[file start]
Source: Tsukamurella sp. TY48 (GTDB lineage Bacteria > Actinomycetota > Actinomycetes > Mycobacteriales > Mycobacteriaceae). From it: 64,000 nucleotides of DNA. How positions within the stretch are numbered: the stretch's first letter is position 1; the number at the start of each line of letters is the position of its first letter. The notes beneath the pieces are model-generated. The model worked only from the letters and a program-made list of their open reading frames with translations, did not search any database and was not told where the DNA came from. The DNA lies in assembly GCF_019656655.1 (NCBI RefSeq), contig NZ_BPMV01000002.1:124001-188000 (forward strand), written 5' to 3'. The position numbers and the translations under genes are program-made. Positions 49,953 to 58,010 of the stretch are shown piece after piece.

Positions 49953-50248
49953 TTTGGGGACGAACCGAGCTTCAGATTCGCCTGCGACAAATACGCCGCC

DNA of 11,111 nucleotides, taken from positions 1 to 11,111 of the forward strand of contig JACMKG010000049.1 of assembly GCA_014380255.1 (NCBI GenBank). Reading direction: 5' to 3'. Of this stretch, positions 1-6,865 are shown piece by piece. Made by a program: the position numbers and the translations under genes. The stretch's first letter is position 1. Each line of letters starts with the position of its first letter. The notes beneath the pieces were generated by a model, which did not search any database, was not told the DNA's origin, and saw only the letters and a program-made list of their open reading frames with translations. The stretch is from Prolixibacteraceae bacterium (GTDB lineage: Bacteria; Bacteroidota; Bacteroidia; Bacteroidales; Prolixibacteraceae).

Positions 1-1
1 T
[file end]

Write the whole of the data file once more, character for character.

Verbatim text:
Source: Tsukamurella sp. TY48 (GTDB lineage Bacteria > Actinomycetota > Actinomycetes > Mycobacteriales > Mycobacteriaceae). From it: 64,000 nucleotides of DNA. How positions within the stretch are numbered: the stretch's first letter is position 1; the number at the start of each line of letters is the position of its first letter. The notes beneath the pieces are model-generated. The model worked only from the letters and a program-made list of their open reading frames with translations, did not search any database and was not told where the DNA came from. The DNA lies in assembly GCF_019656655.1 (NCBI RefSeq), contig NZ_BPMV01000002.1:124001-188000 (forward strand), written 5' to 3'. The position numbers and the translations under genes are program-made. Positions 49,953 to 58,010 of the stretch are shown piece after piece.

Positions 49953-50248
49953 TTTGGGGACGAACCGAGCTTCAGATTCGCCTGCGACAAATACGCCGCC

DNA of 11,111 nucleotides, taken from positions 1 to 11,111 of the forward strand of contig JACMKG010000049.1 of assembly GCA_014380255.1 (NCBI GenBank). Reading direction: 5' to 3'. Of this stretch, positions 1-6,865 are shown piece by piece. Made by a program: the position numbers and the translations under genes. The stretch's first letter is position 1. Each line of letters starts with the position of its first letter. The notes beneath the pieces were generated by a model, which did not search any database, was not told the DNA's origin, and saw only the letters and a program-made list of their open reading frames with translations. The stretch is from Prolixibacteraceae bacterium (GTDB lineage: Bacteria; Bacteroidota; Bacteroidia; Bacteroidales; Prolixibacteraceae).

Positions 1-1
1 T